Just Read: In a health system where patient-physician email is actually used, how it impacts care

In an American health system, where, for the most part, patients *still* do not have access to their online medical records or access to their physicians (see: Patel V, Barker W, Siminerio E. Individuals’ access and use of their online medical record nationwide. Office of National Coordinator for Health Information Technology and Majority of Americans don’t use digital technology to access doctors | CAPP), this is a study conducted by the research team at Kaiser Permanente (@KPDOR) where patients mostly *do* have this access.

Of interest, they looked at how patients who had higher co-pays thought of using email as their first contact with providers, and how it may have shifted their use of services. This article on the @KPShare web site summarizes things nicely so I won’t repeat here: Patient-Initiated E-mails to Providers: Associations With Out-of-Pocket Visit Costs, and Impact on Care-Seeking and Health

I do want to clarify that the study is not asking about cost-sharing for email interactions. It asked what people would do if they didn’t have email at all. Totally different question. And no less interesting at this stage of adoption.

Speaking of adoption, the national numbers are 30% of people are offered their online medical record, and 46% viewed it at least once. That’s super low.

At Kaiser Permanente, 100% of people are offered their online medical record, 69% of the eligible population (as of 2Q2015) have signed up to use it, and 68% have viewed it at least once in the last quarter. 40% accessed it 5 or more times in the last quarter. By definition this is patient directed activity because there aren’t any organizational barriers to this access. These numbers are much better 🙂 .

Read the study to find out more what they do with it once they have it, which is a much more interesting question than, “when are they going to get it.”

Just Read: Patient & Family Health Care Leadership: A Resource Compendium from the National Academy of Medicine

So you would like to learn about patient and family health care leadership, where it’s happening and what the results are (and why wouldn’t you, I always want to).

This compendium has just been published as a body of work of the participants in the Patient & Family Health Care Leadership Network convened by the National Academy of Medicine, part of the National Academies of Sciences (@NASciences). So while not a report of the NAS, sometimes, like this time, compiling what is known is a great thing. And this compendium has both the leading institutions and the leading people represented – I was fortunate to join a meeting of the Network, and it was fantastic.

Thanks to Deidtra Henderson (@dee_henderson) at the NAS for being a part of this, sharing it with all of us, and posting it so others may enjoy.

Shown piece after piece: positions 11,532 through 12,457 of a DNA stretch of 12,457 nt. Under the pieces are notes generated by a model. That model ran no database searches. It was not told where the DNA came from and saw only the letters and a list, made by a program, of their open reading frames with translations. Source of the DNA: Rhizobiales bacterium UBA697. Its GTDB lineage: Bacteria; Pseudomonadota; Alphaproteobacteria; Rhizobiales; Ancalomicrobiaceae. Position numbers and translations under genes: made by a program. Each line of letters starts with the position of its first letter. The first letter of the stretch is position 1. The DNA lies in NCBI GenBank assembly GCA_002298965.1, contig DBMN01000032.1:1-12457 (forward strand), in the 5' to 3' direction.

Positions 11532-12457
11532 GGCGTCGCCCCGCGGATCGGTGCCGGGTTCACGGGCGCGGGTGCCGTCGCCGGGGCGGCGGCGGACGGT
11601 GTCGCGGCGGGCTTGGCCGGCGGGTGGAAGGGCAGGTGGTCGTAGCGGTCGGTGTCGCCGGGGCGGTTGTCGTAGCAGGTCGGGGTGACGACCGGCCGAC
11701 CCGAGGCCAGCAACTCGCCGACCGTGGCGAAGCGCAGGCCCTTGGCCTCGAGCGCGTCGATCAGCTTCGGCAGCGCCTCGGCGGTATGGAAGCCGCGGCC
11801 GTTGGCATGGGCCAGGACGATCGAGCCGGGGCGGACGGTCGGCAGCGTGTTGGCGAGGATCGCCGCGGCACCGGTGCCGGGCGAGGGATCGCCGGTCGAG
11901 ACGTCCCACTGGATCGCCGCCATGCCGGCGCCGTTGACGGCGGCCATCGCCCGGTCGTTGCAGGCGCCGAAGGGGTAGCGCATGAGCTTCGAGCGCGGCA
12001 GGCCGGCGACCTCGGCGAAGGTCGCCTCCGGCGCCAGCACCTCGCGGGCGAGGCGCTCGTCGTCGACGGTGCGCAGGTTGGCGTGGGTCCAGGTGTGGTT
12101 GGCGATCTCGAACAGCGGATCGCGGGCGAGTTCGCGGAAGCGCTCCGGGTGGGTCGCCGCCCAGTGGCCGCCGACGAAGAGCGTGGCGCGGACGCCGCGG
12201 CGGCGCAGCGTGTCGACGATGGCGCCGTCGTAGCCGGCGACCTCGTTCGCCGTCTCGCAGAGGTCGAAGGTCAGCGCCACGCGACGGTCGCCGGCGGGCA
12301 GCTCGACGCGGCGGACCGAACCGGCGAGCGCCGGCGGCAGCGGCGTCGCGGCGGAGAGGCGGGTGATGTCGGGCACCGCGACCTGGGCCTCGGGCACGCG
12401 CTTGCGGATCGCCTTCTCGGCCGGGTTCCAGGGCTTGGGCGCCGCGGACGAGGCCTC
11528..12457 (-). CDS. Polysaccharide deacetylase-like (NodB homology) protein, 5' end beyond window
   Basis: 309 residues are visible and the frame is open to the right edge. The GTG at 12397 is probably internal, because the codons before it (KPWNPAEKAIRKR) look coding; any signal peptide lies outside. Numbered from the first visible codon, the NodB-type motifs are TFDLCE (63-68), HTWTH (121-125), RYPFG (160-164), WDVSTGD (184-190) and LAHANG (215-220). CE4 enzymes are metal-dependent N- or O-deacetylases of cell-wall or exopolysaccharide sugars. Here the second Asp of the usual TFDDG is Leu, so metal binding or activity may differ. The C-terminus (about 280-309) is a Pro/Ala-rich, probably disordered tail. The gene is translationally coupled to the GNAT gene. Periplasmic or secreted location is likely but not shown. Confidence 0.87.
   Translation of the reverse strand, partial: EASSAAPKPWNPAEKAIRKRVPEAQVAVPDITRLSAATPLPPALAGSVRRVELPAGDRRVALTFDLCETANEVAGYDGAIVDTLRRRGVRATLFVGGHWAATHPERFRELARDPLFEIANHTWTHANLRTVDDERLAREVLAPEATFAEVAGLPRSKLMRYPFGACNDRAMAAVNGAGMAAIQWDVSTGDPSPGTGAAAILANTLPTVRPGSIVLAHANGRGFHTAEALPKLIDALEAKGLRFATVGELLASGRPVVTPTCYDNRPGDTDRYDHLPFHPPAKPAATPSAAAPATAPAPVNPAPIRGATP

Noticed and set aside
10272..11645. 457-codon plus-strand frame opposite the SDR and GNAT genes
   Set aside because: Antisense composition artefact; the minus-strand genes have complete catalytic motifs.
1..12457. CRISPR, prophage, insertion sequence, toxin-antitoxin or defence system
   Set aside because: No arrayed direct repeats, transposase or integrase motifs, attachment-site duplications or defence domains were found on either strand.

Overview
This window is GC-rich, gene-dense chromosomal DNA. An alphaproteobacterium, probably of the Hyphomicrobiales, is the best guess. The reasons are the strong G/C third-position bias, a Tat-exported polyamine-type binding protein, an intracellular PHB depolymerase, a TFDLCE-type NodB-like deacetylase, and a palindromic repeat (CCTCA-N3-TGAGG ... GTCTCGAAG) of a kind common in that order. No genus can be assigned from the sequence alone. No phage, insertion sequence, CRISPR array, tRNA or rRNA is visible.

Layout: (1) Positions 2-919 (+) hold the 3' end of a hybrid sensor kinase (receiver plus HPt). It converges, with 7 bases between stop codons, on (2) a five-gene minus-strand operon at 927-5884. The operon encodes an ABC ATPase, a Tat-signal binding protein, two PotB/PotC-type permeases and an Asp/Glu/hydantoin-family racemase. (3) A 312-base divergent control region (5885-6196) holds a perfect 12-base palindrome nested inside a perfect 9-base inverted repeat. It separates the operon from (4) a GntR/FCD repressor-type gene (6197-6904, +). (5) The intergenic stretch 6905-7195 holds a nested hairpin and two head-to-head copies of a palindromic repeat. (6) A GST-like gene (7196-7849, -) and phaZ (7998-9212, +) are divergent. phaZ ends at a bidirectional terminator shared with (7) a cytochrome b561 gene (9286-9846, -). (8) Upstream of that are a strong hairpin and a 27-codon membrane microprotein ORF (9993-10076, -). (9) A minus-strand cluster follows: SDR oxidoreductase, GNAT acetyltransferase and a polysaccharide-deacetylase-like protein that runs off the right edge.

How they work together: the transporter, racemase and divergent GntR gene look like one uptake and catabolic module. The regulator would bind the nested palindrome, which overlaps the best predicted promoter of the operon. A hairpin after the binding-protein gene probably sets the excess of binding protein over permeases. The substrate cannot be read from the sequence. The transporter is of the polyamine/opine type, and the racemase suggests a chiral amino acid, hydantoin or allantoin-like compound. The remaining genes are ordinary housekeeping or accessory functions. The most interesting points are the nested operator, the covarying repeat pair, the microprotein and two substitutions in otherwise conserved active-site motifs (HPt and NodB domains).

This Compendium was created to assist and to inform volunteer patient & family council leaders and such leaders have contributed valuable feedback from its inception to its completion. It presents summary information on available evidence and information about the impact of patient and family engagement on health care outcomes and care improvement. It is intended to be a continuously updated living resource, and suggestions for inclusion are encouraged.

The compendium also has links to short video testimonials like this one, from one of the nation’s leaders in respecting patient and family involvement, Georgia Regents’ University, who I’ve spent time with previously, and where I was fortunate to be exposed to the leadership of Pat Sodomka, F.A.C.H.E., who I will always remember as the person who involved patients and families not because she had to, because it was the thing to do as a leader (see: Remembering Pat Sodomka, F.A.C.H.E.).

When people are ready to promote patient empowerment/engagement, what can they do?

The title of this post is a variant of the title of another post (“When physicians are ready to promote patient empowerment/engagement, do we want them to do?“). That post came about from a conversation with another physician. This one is coming about with a conversation with a person, not a physician, Erica Brand, who works in silicon valley and is interested in the same idea.

We got in touch because Erica has been following the work of myself and the e-patients.net group, and on reflection of her own experience with health care is interested in making a difference.

We talked about different opportunities for someone with talent in an industry that is not health care could help health care succeed, and there are lots of them. For example, depending on who a person’s employer is, they may belong to a coalition of employers focused on health issues. In California, this might be The Pacific Business Group on Health, or in silicon valley, the Silicon Valley Employers Forum is an affiliate of PBGH, which is also a place to get involved in transforming health care.